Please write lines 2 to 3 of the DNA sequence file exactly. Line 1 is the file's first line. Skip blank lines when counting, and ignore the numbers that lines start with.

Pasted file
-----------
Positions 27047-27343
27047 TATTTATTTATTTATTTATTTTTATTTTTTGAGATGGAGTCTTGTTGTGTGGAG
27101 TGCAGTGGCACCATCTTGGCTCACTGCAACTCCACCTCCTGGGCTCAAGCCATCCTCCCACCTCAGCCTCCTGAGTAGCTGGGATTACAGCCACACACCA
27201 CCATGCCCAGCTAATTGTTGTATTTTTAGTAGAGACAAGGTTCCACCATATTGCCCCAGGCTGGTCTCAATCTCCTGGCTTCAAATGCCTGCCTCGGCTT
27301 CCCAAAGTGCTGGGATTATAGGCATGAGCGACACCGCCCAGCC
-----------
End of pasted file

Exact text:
27047 TATTTATTTATTTATTTATTTTTATTTTTTGAGATGGAGTCTTGTTGTGTGGAG
27101 TGCAGTGGCACCATCTTGGCTCACTGCAACTCCACCTCCTGGGCTCAAGCCATCCTCCCACCTCAGCCTCCTGAGTAGCTGGGATTACAGCCACACACCA